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The first ten Senate bills start the Democratic agenda

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What now in the Senate? Chuck Schumer answered that question from the Senate side of the building via Huffington Post:

Today marks the first day of the new Congress and hopefully a new era of working together on issues that help middle class families. From strengthening our homeland security to making college more affordable, this is what we're all here to do and must get done, starting right now.

Take, for example; the War in Iraq. It now seems that the President will move forward with sending more troops. An escalation in the war, particularly with no change in strategy, makes no sense. We are policing a civil war right now in Iraq. And whether the troops stay three months or three years, as soon as they leave the Sunnis and Shiites will resume fighting with one another and nothing will have been accomplished. The bottom line is we need a change in strategy. Both the Senate Armed Services and Foreign Relations Committee will convene hearings next week to help cerate a change of strategy.

As part of the Democratic leadership, we have announced ten new bills - each of which are aimed at helping people. These bills represent important priorities for the Senate and the country.
Senator Reid's first floor statement as Majority Leader laid out those top ten bills:
In the first 10 bills we will introduce this afternoon—and in our on-going oversight of the war in Iraq—we intend to address three priorities of the nation: one, providing real security; two, restoring transparency, accountability and responsibility to the United States government; and three, helping working Americans get ahead by boosting wages and cutting costs in health care, education and energy.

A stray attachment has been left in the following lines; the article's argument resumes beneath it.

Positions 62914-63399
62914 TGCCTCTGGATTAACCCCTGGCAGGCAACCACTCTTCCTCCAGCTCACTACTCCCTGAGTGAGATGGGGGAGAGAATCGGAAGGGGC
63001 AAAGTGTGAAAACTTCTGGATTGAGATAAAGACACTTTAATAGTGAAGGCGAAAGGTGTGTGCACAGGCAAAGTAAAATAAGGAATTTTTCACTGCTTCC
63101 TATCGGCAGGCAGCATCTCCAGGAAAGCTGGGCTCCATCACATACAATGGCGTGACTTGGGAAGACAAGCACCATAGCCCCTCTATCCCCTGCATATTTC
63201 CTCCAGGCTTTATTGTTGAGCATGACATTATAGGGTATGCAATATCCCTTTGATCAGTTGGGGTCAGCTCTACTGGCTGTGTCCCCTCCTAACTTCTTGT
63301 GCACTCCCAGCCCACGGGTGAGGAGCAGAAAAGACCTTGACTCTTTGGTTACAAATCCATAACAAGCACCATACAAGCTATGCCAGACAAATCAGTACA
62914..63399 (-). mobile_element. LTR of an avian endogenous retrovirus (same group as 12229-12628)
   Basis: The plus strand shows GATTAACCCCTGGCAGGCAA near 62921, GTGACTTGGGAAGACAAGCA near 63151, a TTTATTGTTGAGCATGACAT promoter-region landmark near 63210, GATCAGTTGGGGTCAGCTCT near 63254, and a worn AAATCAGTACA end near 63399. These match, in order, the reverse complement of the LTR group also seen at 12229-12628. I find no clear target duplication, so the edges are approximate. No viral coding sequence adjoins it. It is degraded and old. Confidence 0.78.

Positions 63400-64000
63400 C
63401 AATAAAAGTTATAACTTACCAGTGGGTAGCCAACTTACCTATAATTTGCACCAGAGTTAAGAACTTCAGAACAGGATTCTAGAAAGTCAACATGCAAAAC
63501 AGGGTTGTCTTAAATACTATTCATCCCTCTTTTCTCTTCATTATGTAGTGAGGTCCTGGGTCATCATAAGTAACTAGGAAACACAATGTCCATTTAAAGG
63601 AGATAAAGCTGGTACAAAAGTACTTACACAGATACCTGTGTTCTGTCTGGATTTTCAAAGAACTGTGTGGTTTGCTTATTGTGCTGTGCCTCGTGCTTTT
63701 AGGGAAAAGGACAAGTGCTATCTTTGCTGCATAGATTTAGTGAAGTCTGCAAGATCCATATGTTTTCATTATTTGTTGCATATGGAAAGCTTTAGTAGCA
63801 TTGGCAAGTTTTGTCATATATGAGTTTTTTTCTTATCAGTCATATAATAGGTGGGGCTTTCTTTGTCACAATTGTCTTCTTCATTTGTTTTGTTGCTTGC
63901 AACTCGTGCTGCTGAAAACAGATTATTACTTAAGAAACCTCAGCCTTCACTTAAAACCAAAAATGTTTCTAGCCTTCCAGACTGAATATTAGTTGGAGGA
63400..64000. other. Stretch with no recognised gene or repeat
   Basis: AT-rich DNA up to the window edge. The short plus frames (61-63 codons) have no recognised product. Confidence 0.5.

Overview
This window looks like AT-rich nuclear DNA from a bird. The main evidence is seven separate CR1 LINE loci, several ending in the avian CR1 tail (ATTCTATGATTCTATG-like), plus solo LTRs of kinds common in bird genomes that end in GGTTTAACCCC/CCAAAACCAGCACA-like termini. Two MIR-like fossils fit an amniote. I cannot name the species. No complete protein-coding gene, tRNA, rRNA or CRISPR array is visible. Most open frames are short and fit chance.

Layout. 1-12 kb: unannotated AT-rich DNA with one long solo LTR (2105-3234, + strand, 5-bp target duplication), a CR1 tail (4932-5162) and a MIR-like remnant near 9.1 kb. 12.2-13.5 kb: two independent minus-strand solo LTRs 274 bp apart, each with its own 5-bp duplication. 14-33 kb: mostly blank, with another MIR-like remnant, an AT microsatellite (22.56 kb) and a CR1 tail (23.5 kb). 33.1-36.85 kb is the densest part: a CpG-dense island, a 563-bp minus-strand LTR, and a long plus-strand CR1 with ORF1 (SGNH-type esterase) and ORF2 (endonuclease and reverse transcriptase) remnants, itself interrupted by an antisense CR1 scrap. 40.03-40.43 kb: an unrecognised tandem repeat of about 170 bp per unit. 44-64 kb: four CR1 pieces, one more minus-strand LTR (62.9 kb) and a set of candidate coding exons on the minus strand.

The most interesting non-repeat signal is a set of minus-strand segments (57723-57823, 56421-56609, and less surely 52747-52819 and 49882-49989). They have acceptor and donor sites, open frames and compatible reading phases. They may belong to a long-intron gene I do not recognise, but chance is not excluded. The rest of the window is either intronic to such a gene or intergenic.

We begin with S. 1, our plan to change the way Washington works.

It was late 2005 when scandals involving lobbyists and lawmakers shocked this nation, and despite the Senate’s best attempts, here we are—two years later—and still, there has not been reform of ethics, lobbying, and earmarks.

The people deserve better, which is why—as our first order of business—we will seek to give Americans the open and accountable government they deserve.

On Monday, we will start with the ethics bill that passed the Senate last year. This bill included important improvements in many areas, but it was not allowed to proceed because of politics in the House.

This year, we will improve that legislation and make additional reforms.

This legislation will include reforms to slow the revolving door between government jobs and lucrative employment with special interests. It will eliminate gifts paid for by lobbyists and interests that hire lobbyists. It will limit privately-funded travel like the notorious golf junkets to Scotland. It will increase disclosure requirements, so that the public will be better informed about the activities of lobbyists. And it will increase penalties for those who break the rules.

With these bipartisan reforms, we will help ensure America has a government as good—and honest—as the people it serves.
S. 2 through S. 10 are also worth a read. It's a solid agenda for a better America.

Amazing that instead of trying to divide America, the Senate leaders are trying to make a better America.

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